Economic performance was solid and on track to comfortably beat the government's target of around 6.5 per cent for this year
China third-quarter growth slows but remains buoyant
China's economic growth slowed slightly in the third quarter as the government's efforts to rein in property market and debt risks tempered activity in the world's second-largest economy.
The economy grew 6.8 per cent in the third quarter from a year earlier, in line with the median estimate in a Reuters poll and down from 6.9 per cent in the second quarter, the national bureau of statistics said on Thursday.
In all, economic performance was solid and on track to comfortably beat the government's target of around 6.5 per cent for this year.
While the numbers met economist forecasts, they raise questions about more optimistic expectations flagged by the country's central bank governor this week. The People's Bank of China governor Zhou Xiaochuan on Sunday said GDP could grow 7 per cent in the second half of this year.
"The data show that some deleveraging is continuing and government reforms are working but growth is still being supported at a reasonable rate," said Kaori Yamato, a senior economist at the Mizuho Research Institute in Tokyo.
Analysts had penciled in a gradual GDP slowdown due to an expected softening in property investment and construction as more cities try to cool surging housing prices, while a government campaign against riskier lending pushes up borrowing costs.
In the property sector, growth in new construction slowed, while property sales dropped for the first time in more than two and half years in September.
"Unequivocally, the property boom has peaked," said Rosealea Yao, a property analyst at Gavekal Dragonomics.
"We have seen some big rebounds at the end of the first and second quarter, but given how fast the sale numbers are declining, we expect no big rebound this time."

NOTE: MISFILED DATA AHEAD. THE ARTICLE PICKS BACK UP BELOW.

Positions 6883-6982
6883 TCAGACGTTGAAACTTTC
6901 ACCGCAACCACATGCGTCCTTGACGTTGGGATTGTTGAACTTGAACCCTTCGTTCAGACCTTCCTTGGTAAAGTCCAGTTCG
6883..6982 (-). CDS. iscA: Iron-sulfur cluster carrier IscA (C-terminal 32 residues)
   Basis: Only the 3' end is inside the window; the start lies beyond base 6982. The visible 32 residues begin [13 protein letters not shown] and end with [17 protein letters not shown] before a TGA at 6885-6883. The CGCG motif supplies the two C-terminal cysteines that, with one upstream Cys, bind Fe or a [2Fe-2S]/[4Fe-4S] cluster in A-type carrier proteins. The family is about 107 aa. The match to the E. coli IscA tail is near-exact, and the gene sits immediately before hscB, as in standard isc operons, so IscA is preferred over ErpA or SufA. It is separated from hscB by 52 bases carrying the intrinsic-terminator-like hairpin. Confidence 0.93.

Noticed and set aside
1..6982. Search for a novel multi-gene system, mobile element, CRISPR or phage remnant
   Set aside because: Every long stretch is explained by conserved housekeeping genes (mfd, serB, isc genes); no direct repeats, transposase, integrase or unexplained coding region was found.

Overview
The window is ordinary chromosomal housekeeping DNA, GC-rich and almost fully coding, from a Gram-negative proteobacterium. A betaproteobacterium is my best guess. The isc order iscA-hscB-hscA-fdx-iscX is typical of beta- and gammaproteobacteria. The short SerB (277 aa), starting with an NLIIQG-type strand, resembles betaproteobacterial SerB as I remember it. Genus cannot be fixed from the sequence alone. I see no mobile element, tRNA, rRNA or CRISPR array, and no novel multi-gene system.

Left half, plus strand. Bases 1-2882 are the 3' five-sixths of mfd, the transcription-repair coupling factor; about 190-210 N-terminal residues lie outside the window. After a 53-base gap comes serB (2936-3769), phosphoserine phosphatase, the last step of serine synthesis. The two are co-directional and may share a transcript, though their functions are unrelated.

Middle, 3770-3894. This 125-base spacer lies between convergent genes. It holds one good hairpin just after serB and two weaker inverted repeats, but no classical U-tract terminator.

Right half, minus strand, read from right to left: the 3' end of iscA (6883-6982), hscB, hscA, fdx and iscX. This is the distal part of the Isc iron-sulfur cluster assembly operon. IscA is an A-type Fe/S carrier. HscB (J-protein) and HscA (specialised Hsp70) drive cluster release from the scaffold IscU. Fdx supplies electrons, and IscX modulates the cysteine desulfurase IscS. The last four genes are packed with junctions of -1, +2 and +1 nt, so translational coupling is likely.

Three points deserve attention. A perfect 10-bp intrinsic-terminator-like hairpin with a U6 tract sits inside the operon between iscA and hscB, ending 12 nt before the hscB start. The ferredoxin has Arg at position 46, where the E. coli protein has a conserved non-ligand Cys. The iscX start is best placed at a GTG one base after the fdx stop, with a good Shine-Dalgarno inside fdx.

China's economy has surprised global financial markets and investors with robust growth so far this year, driven by a renaissance in long-ailing "smokestack" industries such as steel.
At the same time, there are concerns about the state's growing role in the economy: the acceleration in year-on-year state investment growth outstripped private investment growth in September.
Analysts and global economic bodies such as the International Monetary Fund warn Beijing is still too reliant on debt-fuelled stimulus to meet fixed growth targets.
In the opening speech of a key, twice-a-decade Communist Party Congress this week, thepresident Xi Jinping said China will deepen economic and financial reforms and further open its markets to foreign investors as it looks to move from high-speed to high-quality growth.
However, while expressing support for market reform and private firms, Mr Xi also called for stronger, bigger state firms.
While policymakers' efforts to curb property market speculation and cut debt are hurting growth in some parts of the world's second largest economy, activity has been supported by better-than-expected expansion in trade and bank lending.
Beijing has set a slightly more modest growth target of around 6.5 per cent for 2017, theoretically offering more room for reforms after the economy grew 6.7 per cent in 2016 - the weakest pace in 26 years.
GDP in the third quarter grew 1.7 per cent quarter-on-quarter, compared with growth of 1.8 per cent in April-June, which was revised up from initially reported 1.7 per cent growth.
Analysts had expected third quarter GDP would grow 1.7 per cent on a quarterly basis.
China's factory output grew 6.6 per cent in September from a year earlier, beating expectations, while fixed-asset investment expanded 7.5 per cent in the first nine months of the year, missing forecasts.
Retail sales rose 10.3 per cent in September from a year earlier, compared with analysts' expectations for a 10.2 per cent rise. Disposable income grew 7.5 per cent in the first nine months of the year, the fastest rate in two years.
Data last week showed China's import and export growth accelerated in September, suggesting the economy is still expanding at a healthy pace. China's banks also extended more loans than expected last month, buoyed by demand from home buyers and companies.